It has 26 letters:
A B C D E F G H I J K L M N O P Q R S T U V W X Y Z
Those are called upper-case letters. In addition there is a lower-case letter for each of these:
a b c d e f g h i j k l m n o p q r s t u v w x y z
Upper-case letters are sometimes called capital letters because they most often appear at the head of words, sentences and pages. “Capital” comes from caput, the Latin word for head.
The lower-case letters started out as a different way to write upper-case letters. They were invented in the 300s to save paper and make it easier to tell letters apart. They are also easier to write: most can be written without taking your pen off the paper. They were more suited to parchment, a new sort of paper that was smoother than the older papyrus.
In the 600s, the English, like so many others, were taught to write by Christian missionaries. Since the missionaries wrote in Latin, they taught the English to write their language in Latin letters.
It was a bad fit: there were only 23 Latin letters in those days and yet there are over 40 English sounds! For most of its history, English was not regarded as a “real” language like Latin was. Few questioned the use of Latin letters to write English.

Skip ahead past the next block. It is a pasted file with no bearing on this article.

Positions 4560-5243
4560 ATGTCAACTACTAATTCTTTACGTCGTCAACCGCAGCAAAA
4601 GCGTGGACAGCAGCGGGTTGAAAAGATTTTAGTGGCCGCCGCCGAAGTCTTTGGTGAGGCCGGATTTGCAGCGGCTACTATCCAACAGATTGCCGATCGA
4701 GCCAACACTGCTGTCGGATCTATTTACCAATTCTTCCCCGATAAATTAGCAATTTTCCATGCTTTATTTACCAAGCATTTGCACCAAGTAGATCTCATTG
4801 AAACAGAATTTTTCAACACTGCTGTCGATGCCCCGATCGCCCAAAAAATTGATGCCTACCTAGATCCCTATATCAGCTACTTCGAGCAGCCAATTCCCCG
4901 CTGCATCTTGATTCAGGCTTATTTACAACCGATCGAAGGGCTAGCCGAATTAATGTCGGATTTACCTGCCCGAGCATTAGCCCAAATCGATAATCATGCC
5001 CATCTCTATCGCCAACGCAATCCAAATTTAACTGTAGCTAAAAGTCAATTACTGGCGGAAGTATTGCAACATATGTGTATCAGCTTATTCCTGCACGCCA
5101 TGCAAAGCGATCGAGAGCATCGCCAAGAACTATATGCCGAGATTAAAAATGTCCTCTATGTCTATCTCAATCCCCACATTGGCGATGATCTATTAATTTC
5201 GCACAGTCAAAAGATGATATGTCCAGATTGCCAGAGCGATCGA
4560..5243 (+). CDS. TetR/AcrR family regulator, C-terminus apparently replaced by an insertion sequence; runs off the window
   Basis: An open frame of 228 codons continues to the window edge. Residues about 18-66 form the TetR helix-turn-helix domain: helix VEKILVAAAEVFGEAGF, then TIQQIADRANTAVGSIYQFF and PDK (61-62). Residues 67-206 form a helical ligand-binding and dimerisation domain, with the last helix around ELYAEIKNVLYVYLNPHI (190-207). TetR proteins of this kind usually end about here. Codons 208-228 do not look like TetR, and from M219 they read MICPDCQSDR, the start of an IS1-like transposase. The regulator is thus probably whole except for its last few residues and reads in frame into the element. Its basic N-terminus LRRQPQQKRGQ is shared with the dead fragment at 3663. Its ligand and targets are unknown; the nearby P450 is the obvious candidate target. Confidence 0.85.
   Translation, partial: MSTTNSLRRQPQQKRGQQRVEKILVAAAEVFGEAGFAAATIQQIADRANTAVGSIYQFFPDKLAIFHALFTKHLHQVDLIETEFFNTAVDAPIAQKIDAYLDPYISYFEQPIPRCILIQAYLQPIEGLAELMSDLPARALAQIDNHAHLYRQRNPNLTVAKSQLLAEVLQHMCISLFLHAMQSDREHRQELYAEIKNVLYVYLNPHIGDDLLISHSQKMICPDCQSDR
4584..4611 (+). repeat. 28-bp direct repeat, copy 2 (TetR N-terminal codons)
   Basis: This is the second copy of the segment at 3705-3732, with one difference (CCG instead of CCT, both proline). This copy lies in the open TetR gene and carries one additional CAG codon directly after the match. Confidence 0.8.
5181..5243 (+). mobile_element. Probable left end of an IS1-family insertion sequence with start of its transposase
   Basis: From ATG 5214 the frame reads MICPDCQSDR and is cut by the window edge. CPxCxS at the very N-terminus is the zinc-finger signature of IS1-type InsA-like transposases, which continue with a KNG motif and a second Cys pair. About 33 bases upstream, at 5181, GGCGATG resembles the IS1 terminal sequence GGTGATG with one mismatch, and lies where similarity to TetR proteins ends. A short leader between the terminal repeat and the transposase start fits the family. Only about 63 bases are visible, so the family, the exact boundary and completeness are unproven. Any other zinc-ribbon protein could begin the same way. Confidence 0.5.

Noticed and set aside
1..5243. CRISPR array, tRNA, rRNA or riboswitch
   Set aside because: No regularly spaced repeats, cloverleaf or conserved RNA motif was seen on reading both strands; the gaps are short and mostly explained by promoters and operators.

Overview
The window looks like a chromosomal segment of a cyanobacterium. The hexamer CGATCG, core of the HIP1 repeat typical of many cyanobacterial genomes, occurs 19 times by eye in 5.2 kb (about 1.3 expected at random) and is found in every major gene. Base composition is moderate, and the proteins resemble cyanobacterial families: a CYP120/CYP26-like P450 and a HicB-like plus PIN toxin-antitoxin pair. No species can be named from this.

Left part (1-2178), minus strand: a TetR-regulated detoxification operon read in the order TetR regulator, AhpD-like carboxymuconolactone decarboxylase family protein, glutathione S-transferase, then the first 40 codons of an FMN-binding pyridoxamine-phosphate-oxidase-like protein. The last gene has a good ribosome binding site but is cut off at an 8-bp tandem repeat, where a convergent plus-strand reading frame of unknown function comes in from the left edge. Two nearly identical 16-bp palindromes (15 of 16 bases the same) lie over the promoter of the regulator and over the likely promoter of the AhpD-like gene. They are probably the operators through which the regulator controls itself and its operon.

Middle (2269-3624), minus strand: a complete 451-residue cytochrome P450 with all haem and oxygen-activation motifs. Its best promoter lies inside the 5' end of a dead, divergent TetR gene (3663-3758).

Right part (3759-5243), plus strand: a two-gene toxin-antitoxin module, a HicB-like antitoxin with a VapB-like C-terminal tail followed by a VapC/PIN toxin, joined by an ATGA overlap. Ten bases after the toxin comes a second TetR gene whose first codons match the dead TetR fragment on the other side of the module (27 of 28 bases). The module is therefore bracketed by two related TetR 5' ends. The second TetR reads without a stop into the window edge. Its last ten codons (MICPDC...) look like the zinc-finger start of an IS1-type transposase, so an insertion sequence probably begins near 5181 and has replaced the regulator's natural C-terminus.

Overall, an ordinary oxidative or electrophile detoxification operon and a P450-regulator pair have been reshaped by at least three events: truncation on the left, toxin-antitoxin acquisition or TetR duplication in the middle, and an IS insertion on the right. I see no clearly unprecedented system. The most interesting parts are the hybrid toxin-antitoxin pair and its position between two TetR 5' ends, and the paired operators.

About 20 new letters were needed, but only a few new letters were added. There used to be the letter Ȝ for gh and the letters Þ and Ð for th. They disappeared after the Norman French took over England in 1066 and wrote English in the French fashion. Later J, V and W were added. J and V were added for Latin and came into English afterwards.
The result was the disaster that is English spelling:
- English sometimes uses the same letter for different sounds. For example, the a in fat and in father are two different sounds. The s in snake, pleasure, and rose represent three different sounds!
- English sometimes uses two letters put together to represent one sound. For example, the ch in cheese, the sh in shoe or the th in father (which is different than the th in thin!)
- In English some letters are silent and yet affect the sound of other letters. For example, the e in fate, which has no sound in itself but makes the a sound different than it does in fat.
But it gets worse: English is written the way it was pronounced by government workers in London in the early 1400s! They created a Standard English that was later shaped and sealed by the printing press in the late 1400s and early 1500s.
– Abagond, 2006, 2015.